Paulownia is a deciduous hardwood tree native to parts of Asia, notably China, and is well known for its vigorous growth and capacity to be grown over short rotations. Its timber is noted for its workability and outstanding strength to weight ratio. Paulownia timber is light in colour, with a gradual transition from sapwood to heartwood. The timber has a low density (260-350 kilograms per cubic metre, at 15 percent moisture content). It is a straight grained, soft timber which is easy

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Jungle book now available

Dr Lyndall Bull, director, Forestry Tasmania, and Cr Christine Sindt, Latrobe City, Victoria, congratulate John Halkett at the book launch at the Melbourne Outlook and Insights Conference.

Billed as the Book of the Month for September Jungle Jive: Sustaining the forests of Southeast Asia takes a constructive look at jungle conservation, arguing that implementing economic measures that value jungle trees is the way to sustain them and their biological values. The central thesis of the book is the need to inject a dose of economic realism into a subject that has been long on superlatives and emotion, but short on commercial reality. The book sets out an argument for that in

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Radiata pine – ‘super wood’ of the 21st century

Radiata pine now one of the major plantation trees across temperate regions of the Southern Hemisphere and the basis of substantial forest industries.

Pine plantations began to be established in Australia from the 1870s as insurance against diminishing supplies of timber from native forests. Early attempts to find suitable pine plantation species for Australian conditions gave rise to planting trials using a wide variety of species. Pines from north and central America, Europe and the Mediterranean, from the Himalayas and Eastern Asia were all tried.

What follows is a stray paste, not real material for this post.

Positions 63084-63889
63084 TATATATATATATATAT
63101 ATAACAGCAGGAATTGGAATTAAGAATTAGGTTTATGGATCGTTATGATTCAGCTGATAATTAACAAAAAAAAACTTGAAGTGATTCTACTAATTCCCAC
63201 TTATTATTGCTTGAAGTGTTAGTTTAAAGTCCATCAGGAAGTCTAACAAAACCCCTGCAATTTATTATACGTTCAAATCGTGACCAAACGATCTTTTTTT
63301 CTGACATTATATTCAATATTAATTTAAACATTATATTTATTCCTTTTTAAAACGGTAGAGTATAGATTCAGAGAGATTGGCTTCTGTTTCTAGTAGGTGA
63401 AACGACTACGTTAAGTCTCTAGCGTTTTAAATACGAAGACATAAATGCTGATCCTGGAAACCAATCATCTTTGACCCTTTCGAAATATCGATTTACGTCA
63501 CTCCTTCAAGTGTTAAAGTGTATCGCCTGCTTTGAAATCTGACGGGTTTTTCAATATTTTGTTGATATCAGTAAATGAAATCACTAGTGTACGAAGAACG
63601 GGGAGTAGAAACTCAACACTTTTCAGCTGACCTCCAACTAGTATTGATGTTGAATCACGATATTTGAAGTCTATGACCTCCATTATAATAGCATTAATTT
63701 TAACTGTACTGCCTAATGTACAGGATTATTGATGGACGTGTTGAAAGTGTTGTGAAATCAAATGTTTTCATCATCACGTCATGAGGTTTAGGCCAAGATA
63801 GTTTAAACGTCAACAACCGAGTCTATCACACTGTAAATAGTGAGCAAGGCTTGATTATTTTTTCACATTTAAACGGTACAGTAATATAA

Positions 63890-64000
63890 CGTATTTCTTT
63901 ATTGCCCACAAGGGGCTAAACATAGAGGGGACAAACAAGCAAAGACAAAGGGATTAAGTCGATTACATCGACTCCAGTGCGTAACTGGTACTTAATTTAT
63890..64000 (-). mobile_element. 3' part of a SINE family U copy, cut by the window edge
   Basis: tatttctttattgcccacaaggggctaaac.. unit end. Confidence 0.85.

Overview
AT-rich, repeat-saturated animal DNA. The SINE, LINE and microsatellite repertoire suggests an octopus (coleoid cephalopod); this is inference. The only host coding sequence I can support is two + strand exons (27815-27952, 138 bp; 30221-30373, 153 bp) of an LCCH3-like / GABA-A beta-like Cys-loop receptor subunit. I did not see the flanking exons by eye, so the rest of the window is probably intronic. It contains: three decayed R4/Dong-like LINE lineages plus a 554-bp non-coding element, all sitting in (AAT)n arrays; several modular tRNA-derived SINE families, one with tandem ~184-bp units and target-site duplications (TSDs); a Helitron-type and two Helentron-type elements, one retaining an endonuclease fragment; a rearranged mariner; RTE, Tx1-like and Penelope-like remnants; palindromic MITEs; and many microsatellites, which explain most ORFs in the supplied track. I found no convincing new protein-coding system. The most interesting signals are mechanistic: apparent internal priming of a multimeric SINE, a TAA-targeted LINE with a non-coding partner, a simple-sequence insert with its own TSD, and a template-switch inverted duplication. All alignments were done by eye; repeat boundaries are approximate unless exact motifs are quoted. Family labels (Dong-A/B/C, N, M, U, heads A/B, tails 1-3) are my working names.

While several showed promise, the most successful was Monterey or radiata pine. This species

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Feedback on correspondence

Harvesting radiata pine – blog coming soon.

We have had an issue with the posting of comments directly on the blog site – corrected now. That aside, I have received some interesting emails and even a positive, pleasant comment from the Federal Government Department of Apiculture and Water Resources – so thanks.

Roger Underwood from Western Australia likes the blog and sent me an article advocating the planting of northern hemisphere deciduous trees in bushfire-prone areas of WA. His article also provides a really interesting commentary

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Penang mahogany tree

Sole remaining mahogany tree from those planted in 1885.

Just back from working in Penang, Malaysia. This mahogany (Khaya senegalensis) tree is the sole remaining survivor of those planted in the church grounds in1885.

The church, St George The Martyr, is the oldest Anglican church in Southeast Asia. It was built by convicts brought in from India in 1819. A critical component of the church’s construction was mahogany beams that travelled from India to Penang on the same ship as the convicts.

The church was damaged by Japanese bombing in 1941 and